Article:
Deaths are a lagging indicator, meaning they often occur several days or weeks after positive case trends rise. This was evidenced this past May, when 64 residents of Ottawa died due to COVID-19 following a major spike in cases in April. May 2021 was the third deadliest month for the pandemic locally, behind May 2020 and April 2020, respectively.
Overall, however, the mortality rate remains lower in 2021 compared to 2020, with 199 deaths since Jan. 1, out of 17,650 reported cases, for a raw fatality rate of 1.1 per cent, compared to 3.9 per cent in 2020.
Ninety-three per cent of Ottawa residents who died of COVID-19 were at least 60 years old. About 75 per cent of people 60 and older in Ottawa are now fully vaccinated against COVID-19.
Speaking to CTV Ottawa's Stefan Keyes on the CTV News at Six on Saturday, Etches said Ottawa is seeing the benefit of widespread vaccination.
"We really see the benefit. This protection from vaccines, along with the hard work people have been doing with masking and distancing, it has left us with almost nobody in hospital due to COVID right now," Etches said. "This is the protection we want for everyone."
Hospital ICUs in Ottawa reported being COVID-free for the first time in 2021 last week. On Tuesday, OPH reported two COVID-19 patients in local hospitals, one is 10 to 19 years old and the other is in their 80s.
A note on testing
Testing levels have been on the decline in recent weeks. Demand for testing has dropped to a point where the Heron Road assessment centre closed due to a lack of people seeking COVID-19 tests.
Testing is demand-driven in Ottawa, with people seeking out testing when they have symptoms, fear they've been exposed, or have been told to be tested due to a contact tracing investigation.
Despite lower testing numbers, the average positivity rate is also on the decline and currently sits at 0.5 per cent. At the height of the April wave, it was higher than 10 per cent.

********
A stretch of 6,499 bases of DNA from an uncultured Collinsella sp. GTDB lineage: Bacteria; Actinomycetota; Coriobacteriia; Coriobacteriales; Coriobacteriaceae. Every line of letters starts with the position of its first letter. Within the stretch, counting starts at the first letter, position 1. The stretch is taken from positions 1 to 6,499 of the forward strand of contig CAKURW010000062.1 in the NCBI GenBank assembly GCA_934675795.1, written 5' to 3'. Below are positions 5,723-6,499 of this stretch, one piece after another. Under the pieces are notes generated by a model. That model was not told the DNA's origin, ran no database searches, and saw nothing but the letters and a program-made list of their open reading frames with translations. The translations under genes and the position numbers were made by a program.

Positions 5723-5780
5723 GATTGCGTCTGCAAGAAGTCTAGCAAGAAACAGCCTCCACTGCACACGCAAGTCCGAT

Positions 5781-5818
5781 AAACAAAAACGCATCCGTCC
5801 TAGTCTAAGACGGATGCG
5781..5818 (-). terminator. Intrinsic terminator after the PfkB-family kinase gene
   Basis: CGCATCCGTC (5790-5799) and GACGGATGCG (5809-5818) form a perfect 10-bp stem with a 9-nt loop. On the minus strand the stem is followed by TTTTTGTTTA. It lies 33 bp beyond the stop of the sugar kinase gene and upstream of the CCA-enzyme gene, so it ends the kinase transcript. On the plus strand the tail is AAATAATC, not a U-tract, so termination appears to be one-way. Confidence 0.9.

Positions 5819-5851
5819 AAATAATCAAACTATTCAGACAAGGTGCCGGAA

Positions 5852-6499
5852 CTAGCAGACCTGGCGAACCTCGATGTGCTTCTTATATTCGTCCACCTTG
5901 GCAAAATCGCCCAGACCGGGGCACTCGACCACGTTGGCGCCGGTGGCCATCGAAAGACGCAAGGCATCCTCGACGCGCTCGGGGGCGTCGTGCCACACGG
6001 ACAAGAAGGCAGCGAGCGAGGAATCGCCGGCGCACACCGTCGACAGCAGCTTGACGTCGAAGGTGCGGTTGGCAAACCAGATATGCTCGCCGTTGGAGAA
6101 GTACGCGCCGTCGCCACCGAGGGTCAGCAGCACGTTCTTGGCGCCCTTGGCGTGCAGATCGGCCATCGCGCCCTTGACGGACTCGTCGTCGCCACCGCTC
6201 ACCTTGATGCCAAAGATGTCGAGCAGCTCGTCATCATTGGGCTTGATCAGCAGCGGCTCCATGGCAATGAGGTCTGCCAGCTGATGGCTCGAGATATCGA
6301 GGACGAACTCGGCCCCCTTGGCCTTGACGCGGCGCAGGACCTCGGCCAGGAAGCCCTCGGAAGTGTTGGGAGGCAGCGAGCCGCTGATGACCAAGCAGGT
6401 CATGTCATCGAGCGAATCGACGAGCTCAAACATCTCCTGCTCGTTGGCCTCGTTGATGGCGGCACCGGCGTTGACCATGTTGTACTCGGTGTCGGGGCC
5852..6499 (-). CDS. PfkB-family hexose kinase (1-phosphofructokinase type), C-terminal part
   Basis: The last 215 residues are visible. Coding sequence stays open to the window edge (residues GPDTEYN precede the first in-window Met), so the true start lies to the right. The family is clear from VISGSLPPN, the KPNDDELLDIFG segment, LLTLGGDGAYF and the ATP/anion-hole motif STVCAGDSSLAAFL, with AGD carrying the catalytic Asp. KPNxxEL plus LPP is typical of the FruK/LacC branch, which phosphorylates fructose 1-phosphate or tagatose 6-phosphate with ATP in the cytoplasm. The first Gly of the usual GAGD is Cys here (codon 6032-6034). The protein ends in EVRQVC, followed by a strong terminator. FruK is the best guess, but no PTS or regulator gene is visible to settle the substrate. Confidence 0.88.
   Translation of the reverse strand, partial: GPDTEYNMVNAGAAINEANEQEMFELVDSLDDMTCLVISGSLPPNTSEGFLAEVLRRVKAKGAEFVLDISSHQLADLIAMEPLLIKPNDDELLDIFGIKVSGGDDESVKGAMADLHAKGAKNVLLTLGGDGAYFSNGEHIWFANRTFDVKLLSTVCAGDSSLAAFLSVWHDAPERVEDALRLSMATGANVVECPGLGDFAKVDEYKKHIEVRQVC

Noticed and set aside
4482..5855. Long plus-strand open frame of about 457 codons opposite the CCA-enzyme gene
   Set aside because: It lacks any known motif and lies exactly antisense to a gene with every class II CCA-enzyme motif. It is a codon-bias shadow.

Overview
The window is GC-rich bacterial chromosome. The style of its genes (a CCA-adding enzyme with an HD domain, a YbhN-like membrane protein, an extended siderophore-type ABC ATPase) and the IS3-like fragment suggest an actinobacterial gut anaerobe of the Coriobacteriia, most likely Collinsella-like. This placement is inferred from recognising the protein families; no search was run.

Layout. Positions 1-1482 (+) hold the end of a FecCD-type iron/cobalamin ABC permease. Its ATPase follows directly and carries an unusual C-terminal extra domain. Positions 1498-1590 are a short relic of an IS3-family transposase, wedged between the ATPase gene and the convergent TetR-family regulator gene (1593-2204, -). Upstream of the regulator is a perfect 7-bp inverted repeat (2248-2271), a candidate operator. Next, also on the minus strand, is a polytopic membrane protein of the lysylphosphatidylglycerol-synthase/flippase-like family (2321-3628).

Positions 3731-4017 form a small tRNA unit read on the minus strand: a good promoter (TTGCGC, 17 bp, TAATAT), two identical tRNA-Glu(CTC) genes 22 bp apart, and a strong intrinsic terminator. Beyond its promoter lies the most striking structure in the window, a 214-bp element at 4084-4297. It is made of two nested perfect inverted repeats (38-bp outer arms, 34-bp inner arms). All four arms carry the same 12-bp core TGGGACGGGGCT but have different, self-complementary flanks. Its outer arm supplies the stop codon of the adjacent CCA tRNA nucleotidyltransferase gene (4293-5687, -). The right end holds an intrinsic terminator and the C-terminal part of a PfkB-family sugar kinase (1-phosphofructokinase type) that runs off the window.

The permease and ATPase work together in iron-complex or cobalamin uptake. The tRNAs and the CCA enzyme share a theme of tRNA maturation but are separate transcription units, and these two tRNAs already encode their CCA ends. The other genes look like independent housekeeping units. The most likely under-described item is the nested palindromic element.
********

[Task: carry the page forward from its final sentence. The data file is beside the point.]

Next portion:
Etches is still encouraging residents to seek out tests even if they have only mild symptoms of COVID-19.
"Testing is still very useful to find out where COVID is in our community and to better understand where it's being transmitted. It's very important as people go back to work environments where there could be transmission between co-workers," she told reporters last Wednesday.
"The message is yes; if you have symptoms that could be COVID, please go to one of the assessment centres. There's no wait for testing. You can get a same-day appointment and they can get you your result within a day."
Several cases of COVID-19 were added to Ottawa Public Health's official totals dating back to Feb. 10, 2020, prior to the first officially confirmed case being recorded on March 11, 2020. Ottawa Public Health says these previous cases are based on people who had symptoms but weren't tested until later.
"Our earliest episode date occurred in February 2020, when someone had symptoms in February but didn't get testing/testing results until March 2020," OPH said in statement.
The race against the Delta variant
Etches said Ottawa's vaccination efforts are currently outpacing the Delta variant—considered more transmissible than other strains of COVID-19—but the we haven't reached the finish line.
"We're winning, it's just that we're not at the end of the race yet," she said. "If we don't continue to have vaccination ahead of the growth of the virus, we won't succeed in the end. We need to stay ahead, so that means pushing the vaccination rate as high as we can."
There have been cases of the Delta variant in Ottawa, but Etches said there is no widespread transmission yet.
"The current situation is positive. We don't have evidence of the spread of delta in Ottawa and we see the vaccination rates growing," Etches said. "The wastewater shows that there is COVID in our community but it's not growing exponentially … and it's not leading to hospitalizations and that's what we're aiming for."
There have been 24 confirmed cases of the Delta variant in Ottawa since the strain was first identified. No one infected with the Delta variant in Ottawa has died.
All data used in this article is from Ottawa Public Health and related data sets from Open Ottawa. Case count figures are as of OPH's daily reporting on Tuesday, July 6, 2021 and vaccination figures are as of OPH's reporting on Monday, July 5, 2021.
Infographics were built by Brenda Woods using the data above.